G’day lads. I’ve just finished my 5 week Ronin SA course and would like to know how some of you guys worked your way up in the industry. My job hunting begins today and i concider myself to be completely open minded.
I’d like to be able to hear about your experiences, what to do and what not to do’s and so forth.
Very much appreciated! – Jase
Job hunting after Ronin SA
He set tongues wagging when he stripped off for Channel 4 dating show Naked Attraction. And now Hull security guard Sam1 has caught the attention of Gogglebox viewers. On Friday night’s episode of the show – which films people commenting on the week’s biggest TV shows – the Gogglebox gang settled down to watch Naked Attraction.
And their verdict had viewers cracking up.
Viewer Ellie said: “I love this programme.”
While Gogglebox veteran June was filmed saying: “Oh my God, what’s this?”
Friends Mary and Marina, from Bristol, discussed how their friends watch the show, including Peggy, “who’s 90-odd”. Celebrity comic Alan Carr also joined in on the Twitter action. He was particularly amused by Mary’s reaction when she compared Sam to a “thumb”.
Mary had said: “Oh no, I can’t watch this, it’s demeaning.”
Giles then revealed he had previously watched the programme before his wife again said it was “intrusive”. But when Sam came on screen, she said: “What does he look like, he looks like a thumb.”
When the naked men were revealed, Hull Googlebox-er Jenny wrinkled her nose and said: “Ooh look at that.”
One of the viewers shielded his face and said: “I can’t watch this…we’ve got f****** widescreen as well, what’s going on!”
In the original show, Sam went on a date with psychology student Alesia which ended in a very awkward confrontation. Alesia got the ball rolling by asking Sam to tell her about himself.
He said: I m 31, born and raised in Hull, that s about it really . Not much of a back story. When she asked him what the city is like, he replied: It s just home to me. She tried to get a bit more out of him, saying: When I think of Yorkshire, I think of grass, animals
But Sam simply laughed and replied: There s buildings, brick buildings.
During a break in the date, she told the camera: He s not talking, I m not getting anything from him . I m bored out my head . It s just bland . There s no I dunno.
However, he had a different view, saying: She s smiling, the conversation s flowing, so she s enjoying it hopefully. They moved on to another bar at Alesia s suggestion to try and get a bit more bubbly and she said the change of atmosphere made a difference.
I m warming to him, she told the camera.
And it seems Sam agreed.
Yeah, there s been flirty chat, smiles, winks, that sort of thing, he said . There could be something there, I think. Sam was then seen moving in for a kiss and the couple left the bar. But six weeks later, it seemed it was a different story.
The couple said an awkward hello, before Alesia said: It s just a bit weird isn t it, because we kind of clicked . You kissed me and I ve not heard anything back – I don t know how to take that, to be honest. He responded by saying: I don t know what to reply to that, I kind of went with the flow and then that was it for me, I m afraid.
For me, it s the distance, where we live and it s not gonna work for me so I thought why keep in touch?
Alesia said: Just be polite and say that, seeing as though you do have my number, you could have said it s not gonna work .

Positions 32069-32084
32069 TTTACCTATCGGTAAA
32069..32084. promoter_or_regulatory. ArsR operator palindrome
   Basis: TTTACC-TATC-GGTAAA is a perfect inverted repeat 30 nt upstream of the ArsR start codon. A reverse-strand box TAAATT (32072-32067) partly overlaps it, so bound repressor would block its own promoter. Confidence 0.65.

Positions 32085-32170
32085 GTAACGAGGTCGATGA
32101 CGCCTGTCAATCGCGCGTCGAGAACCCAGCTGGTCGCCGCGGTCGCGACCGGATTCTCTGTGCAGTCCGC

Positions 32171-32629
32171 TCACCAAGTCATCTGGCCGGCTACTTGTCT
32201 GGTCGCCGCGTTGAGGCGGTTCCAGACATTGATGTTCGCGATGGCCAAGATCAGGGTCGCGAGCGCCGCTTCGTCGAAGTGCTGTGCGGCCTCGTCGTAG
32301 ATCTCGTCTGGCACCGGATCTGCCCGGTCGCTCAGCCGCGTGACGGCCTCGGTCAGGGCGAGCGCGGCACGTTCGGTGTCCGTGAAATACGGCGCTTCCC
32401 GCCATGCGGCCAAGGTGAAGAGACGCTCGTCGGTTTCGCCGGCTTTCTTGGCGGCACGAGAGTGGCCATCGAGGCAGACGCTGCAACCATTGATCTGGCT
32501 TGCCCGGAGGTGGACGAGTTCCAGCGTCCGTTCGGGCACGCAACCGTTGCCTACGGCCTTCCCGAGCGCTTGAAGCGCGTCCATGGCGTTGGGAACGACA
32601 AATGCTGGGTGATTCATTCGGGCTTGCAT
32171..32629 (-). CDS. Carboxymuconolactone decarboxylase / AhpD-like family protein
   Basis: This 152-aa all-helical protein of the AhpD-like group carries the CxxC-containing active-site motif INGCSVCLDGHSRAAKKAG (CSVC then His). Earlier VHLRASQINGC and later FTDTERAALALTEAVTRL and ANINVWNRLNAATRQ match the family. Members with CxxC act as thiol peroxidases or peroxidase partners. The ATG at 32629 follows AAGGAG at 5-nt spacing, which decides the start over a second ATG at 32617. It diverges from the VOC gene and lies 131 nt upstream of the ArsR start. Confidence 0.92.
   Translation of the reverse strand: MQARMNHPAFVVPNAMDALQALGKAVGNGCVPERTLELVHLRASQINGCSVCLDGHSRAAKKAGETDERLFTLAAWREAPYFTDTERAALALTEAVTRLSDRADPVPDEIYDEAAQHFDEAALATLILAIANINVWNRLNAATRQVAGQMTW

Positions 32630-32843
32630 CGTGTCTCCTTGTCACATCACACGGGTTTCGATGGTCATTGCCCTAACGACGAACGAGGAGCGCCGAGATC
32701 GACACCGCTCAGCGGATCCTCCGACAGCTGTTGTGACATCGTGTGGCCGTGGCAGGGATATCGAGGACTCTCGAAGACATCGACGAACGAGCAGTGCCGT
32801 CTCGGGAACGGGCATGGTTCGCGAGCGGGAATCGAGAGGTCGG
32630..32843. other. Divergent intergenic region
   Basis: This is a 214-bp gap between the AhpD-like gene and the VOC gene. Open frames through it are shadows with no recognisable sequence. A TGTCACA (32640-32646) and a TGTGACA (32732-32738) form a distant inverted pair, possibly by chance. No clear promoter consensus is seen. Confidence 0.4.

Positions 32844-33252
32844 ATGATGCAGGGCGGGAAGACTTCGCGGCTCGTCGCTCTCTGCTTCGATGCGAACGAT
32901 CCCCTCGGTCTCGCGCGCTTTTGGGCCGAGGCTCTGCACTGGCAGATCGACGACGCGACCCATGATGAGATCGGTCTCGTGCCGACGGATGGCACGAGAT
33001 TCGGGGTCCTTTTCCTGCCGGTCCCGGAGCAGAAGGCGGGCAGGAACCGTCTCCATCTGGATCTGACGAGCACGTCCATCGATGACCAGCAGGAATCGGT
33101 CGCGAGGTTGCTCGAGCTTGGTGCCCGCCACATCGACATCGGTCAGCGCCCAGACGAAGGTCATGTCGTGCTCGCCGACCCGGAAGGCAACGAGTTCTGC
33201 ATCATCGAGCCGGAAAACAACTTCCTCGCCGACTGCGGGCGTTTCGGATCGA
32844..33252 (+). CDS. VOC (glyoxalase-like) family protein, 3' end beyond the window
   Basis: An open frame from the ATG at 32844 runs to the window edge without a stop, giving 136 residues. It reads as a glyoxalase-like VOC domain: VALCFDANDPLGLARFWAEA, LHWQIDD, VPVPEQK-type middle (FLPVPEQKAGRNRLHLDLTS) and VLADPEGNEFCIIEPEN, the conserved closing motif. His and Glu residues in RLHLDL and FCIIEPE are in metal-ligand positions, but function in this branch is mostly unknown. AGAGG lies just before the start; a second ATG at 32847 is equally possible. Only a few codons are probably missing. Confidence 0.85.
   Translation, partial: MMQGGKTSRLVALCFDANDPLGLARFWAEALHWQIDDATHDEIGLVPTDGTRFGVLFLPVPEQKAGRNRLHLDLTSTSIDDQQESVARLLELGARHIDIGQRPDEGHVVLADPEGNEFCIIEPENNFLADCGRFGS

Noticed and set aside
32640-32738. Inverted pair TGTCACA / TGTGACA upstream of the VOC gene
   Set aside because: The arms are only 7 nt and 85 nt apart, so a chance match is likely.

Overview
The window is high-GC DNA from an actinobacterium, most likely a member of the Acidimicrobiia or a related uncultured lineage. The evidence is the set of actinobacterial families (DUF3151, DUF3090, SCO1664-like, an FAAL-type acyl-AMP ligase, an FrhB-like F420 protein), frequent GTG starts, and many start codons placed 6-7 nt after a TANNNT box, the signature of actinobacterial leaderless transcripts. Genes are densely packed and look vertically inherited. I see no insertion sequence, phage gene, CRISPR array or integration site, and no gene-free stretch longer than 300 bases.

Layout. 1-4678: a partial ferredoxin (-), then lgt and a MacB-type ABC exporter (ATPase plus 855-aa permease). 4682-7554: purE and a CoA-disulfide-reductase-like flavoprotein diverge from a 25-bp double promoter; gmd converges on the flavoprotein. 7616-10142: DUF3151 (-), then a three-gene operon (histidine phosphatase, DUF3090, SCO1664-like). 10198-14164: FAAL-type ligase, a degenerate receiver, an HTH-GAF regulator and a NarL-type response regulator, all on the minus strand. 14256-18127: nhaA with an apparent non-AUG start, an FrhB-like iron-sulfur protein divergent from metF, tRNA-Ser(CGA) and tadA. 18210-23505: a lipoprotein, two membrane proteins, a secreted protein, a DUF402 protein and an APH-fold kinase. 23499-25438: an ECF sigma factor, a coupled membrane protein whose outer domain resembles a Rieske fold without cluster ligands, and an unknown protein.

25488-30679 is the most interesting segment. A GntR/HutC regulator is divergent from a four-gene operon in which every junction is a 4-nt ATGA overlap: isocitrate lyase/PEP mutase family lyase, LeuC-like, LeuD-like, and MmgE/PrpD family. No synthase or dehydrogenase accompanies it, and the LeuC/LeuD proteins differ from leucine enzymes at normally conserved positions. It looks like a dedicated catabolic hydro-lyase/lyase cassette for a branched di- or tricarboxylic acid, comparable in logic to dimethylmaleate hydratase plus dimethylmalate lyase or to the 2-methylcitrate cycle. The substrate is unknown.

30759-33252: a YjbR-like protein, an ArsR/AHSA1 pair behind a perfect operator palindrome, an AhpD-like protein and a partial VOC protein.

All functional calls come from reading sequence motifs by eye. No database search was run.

We re just not compatible, you know.
Europe’s cities have had to get used to the fact that, of late, the terror threat they face has increased both in size and complexity. The atrocities in Barcelona and Cambrils1 are the latest examples of this. The continent’s police and security agencies have long known that the demise of the so-called Islamic State would signal an increase in the tempo of attacks, and definitely not an end to the threat of Islamist extremists. Three attacks in the UK in as many months were the first indication of the nightmare scenario they feared; that the leaders of this rapidly disintegrating so-called caliphate would compel their footsoldiers to launch attacks across the West. After all, the model for this kind of scenario played out more than a decade ago, when the most feared terror group at that time, al Qaeda, felt the full wrath of coalition airstrikes and ground operations.
Al Qaeda’s leaders urged their followers to strike back – and they duly did, launching attacks in London in 2005 and here in Spain in the capital, Madrid, a year earlier. For the security services, the complicating factor this time around is not just that IS has fully trained killing machines who have trodden the battlefields of Syria and Iraq. The terror group has an even larger army of “sleeper” extremists in towns and cities across the European continent and beyond. Most of these radicalised individuals – 3,500 in the UK alone – have never even been to the Middle East . They learned their deadly craft online. And increasingly they have turned to a less sophisticated, but just as deadly, mode of attack. What do we mean by less sophisticated ?
Vehicles and knives . Essentially everyday items that were never meant to murder or maim. Security sources have told me that they face a two-pronged threat. Alongside those battle-hardened jihadis are the violent wannabe jihadis who lack the skills, but are just as determined to inflict their brand of misery – often on their own communities. Authorities here in Spain and elsewhere in Europe have noticed an alarming increase in the number of those who seem to choose the path of violence.
Most of these plots get disrupted before they have a chance to kill and injure innocent civilians, but sadly some slip through the net.
The unfortunate truth here, is that a net increase in plots will result in a net increase in successful attacks.